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The objective of my application is to control and monitor sensor based equipment (temperature, humidity etc). Data from the equipments is transmitted using GSM, Ethernet or Serial port channels. When data is obtained the program needs to store it in the database and then to notify users in their UI. Users are able to send a command from a certain command list to an equipment.

My current design consists of 3 independent programs:

  1. Equipment handling program. It works with the predefined communication channel (GSM, Ethernet, Serial). Actually I have three programs: one for GSM, one for Ethernet, one for Serial. Every program interacts with server program.

  2. The single server program. It gets messages from Equipment handling programs, logs them and transmits data to UI programs. And vice versa: it gets commands from UI and sends them to the concrete Equipment handling program.

  3. UI program. It visualizes current state of equipments, gets commands from a user and sends them to the server. It is possible to have one or more UI programs.

I use the publish/subscribe pattern to exchange data between these programs. I have no problem with data exchanging.

The question is where to store current state of equipments. Do I need to duplicate state in all programs or just to store data at the server? How to deal with data synchronization between the programs?

I believe that such an architecture is well known and there is a reliable pattern to deal with.

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You can have different storage locations depending on your architecture.

  1. You can store all the data on each of the sensors themselves, and the server requests them (and caches it) regularly. As a result, the definitive data resides on each sensor.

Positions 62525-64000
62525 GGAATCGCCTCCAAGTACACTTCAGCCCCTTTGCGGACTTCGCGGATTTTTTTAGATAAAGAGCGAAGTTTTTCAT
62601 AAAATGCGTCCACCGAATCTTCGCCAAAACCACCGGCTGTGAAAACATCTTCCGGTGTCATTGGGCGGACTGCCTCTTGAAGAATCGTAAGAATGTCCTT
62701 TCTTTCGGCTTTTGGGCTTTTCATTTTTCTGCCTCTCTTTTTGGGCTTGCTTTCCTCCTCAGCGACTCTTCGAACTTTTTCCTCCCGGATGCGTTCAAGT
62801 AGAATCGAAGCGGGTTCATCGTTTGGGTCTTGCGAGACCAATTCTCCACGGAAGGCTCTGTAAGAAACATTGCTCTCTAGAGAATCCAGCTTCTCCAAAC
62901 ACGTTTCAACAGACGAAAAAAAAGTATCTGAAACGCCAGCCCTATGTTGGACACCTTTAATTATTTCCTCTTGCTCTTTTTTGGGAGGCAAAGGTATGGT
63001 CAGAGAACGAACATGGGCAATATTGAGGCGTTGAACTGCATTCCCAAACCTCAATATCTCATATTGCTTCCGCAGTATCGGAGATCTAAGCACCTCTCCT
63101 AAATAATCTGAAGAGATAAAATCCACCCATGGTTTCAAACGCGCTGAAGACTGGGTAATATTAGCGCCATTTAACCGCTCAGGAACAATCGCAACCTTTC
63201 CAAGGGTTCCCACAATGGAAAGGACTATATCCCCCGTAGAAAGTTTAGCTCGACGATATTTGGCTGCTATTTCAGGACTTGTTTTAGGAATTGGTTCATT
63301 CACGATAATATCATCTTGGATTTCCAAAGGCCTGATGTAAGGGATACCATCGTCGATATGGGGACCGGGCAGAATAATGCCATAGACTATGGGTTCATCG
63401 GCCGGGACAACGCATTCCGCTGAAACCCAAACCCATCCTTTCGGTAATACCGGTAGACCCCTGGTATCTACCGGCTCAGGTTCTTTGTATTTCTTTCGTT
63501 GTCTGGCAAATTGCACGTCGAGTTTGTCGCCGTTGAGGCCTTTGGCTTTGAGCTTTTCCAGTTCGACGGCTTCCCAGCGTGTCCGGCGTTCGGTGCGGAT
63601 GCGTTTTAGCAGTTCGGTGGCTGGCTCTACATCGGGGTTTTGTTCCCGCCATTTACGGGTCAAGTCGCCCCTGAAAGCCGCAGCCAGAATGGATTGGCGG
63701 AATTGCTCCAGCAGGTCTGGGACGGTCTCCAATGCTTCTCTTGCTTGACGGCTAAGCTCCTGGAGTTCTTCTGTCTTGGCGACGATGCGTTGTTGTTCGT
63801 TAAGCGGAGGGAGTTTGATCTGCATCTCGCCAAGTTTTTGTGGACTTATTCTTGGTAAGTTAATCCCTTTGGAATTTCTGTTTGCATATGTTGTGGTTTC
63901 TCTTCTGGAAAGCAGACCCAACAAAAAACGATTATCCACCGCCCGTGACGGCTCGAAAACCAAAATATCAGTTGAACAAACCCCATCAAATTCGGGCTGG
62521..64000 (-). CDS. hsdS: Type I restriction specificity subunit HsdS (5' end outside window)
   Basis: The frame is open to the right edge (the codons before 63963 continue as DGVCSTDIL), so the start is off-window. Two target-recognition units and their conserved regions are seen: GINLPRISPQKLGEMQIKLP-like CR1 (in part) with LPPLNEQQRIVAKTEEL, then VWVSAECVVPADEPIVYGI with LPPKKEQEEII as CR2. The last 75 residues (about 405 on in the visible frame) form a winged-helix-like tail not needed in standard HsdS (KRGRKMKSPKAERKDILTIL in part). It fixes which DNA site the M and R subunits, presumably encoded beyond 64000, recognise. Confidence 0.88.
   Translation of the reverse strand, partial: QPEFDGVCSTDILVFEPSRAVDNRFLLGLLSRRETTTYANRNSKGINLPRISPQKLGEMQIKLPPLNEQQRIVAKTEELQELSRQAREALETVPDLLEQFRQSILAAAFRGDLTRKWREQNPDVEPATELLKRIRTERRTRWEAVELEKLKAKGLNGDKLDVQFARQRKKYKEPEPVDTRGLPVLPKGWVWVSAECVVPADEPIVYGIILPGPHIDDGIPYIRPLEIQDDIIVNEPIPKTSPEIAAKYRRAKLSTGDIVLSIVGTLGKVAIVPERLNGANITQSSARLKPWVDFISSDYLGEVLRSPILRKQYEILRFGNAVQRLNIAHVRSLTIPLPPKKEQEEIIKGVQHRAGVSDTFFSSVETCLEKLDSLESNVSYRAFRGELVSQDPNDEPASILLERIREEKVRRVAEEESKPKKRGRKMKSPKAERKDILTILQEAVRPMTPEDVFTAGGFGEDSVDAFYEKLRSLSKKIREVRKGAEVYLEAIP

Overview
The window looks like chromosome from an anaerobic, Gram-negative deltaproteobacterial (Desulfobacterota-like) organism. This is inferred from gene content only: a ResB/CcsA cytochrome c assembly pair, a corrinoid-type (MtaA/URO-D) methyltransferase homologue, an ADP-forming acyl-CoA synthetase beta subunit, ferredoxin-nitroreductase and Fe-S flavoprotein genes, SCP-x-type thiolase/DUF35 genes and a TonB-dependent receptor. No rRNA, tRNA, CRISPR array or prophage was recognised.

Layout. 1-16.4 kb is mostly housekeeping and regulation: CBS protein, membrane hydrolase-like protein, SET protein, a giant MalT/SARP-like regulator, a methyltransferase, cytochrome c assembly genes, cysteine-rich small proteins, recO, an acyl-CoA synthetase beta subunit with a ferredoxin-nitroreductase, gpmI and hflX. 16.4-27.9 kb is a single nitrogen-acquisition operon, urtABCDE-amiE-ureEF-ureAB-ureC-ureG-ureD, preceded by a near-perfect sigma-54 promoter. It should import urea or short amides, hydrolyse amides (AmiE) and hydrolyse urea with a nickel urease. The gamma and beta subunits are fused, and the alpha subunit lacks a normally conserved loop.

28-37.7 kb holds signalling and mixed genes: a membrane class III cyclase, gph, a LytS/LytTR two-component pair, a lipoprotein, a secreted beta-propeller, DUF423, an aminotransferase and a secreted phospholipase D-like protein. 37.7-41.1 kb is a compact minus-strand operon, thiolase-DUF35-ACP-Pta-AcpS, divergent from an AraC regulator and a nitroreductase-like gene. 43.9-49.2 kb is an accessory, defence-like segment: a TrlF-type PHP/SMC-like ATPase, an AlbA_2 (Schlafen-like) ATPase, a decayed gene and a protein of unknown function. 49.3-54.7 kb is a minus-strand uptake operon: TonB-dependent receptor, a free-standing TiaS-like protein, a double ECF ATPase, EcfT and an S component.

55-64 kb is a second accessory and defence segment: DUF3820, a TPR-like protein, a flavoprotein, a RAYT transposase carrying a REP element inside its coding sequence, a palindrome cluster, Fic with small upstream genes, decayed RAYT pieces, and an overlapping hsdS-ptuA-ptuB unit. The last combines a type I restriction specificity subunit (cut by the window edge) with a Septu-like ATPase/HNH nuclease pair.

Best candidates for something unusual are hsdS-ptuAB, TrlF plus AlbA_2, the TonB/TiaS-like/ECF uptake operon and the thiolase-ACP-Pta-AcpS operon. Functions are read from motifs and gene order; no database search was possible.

2. The data is sent to the server which stores it. The sensors only keep data for a short time, either buffered until it can be sent (due to network outage or bandwidth constraints) or the latest state is sent to the server as it becomes ready.

The UI should not have state in it, request what data it needs from the server for display.

Its really easy to put the data on the server and assume its the definitive state, and its as good as you need. If a sensor is offline that information (ie the last time data was received) should be recorded too. Then the sensors can be stateless and you only have to code data handling complexity into the server.

You should never duplicate state though, data is either saved away for use, or in transit to the store. If you choose option 1 for your architecture then the server simply becomes a cache for the data that it reads from the sensors. You can turn the server off and lose all data and it'll be OK as on reboot it'll repopulate its cache. but if the sensors only send irregularly, then there will be gaps until they send, so option 2 might be better as the last state will be read from a persistent database the server stores the data in.